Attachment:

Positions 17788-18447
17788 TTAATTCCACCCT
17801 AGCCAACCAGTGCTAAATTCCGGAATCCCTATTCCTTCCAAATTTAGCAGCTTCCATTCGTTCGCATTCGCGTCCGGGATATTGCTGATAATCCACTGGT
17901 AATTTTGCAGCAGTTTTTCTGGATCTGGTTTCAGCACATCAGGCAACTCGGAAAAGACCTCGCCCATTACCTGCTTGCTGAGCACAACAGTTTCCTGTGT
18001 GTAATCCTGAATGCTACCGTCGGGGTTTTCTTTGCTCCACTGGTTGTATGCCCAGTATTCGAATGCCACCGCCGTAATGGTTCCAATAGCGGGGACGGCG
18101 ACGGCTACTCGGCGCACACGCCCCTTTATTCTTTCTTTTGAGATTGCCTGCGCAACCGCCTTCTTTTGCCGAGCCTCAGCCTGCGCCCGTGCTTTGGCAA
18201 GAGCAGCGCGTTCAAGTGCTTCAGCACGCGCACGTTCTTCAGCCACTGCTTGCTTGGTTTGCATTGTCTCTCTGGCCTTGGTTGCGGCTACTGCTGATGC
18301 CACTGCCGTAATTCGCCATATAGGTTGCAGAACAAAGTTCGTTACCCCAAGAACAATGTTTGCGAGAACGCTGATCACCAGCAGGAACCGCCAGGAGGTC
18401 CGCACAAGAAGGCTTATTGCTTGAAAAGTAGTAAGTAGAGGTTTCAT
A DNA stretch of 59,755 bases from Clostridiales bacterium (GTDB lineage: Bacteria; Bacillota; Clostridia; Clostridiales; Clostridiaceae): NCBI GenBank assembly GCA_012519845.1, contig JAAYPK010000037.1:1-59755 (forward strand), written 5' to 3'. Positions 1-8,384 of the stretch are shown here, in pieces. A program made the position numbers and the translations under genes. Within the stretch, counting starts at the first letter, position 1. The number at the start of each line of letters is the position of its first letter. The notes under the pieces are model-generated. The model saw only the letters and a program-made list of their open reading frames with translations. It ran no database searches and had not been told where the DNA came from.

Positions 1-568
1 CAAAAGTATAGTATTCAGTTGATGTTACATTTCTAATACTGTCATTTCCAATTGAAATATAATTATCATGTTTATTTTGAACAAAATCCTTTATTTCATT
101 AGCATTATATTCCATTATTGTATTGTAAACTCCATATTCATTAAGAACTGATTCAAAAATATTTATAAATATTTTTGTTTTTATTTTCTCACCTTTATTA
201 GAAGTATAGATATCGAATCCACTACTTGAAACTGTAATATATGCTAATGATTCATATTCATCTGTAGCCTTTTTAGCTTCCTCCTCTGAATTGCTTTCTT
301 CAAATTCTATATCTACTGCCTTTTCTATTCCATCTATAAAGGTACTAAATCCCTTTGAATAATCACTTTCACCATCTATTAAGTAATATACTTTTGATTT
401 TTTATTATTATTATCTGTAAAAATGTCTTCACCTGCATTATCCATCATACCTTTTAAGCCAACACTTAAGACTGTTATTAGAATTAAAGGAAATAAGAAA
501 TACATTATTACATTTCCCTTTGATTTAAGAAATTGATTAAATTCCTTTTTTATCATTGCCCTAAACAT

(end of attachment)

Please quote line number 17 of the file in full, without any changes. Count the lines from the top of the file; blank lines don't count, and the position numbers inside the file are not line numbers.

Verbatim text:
501 TACATTATTACATTTCCCTTTGATTTAAGAAATTGATTAAATTCCTTTTTTATCATTGCCCTAAACAT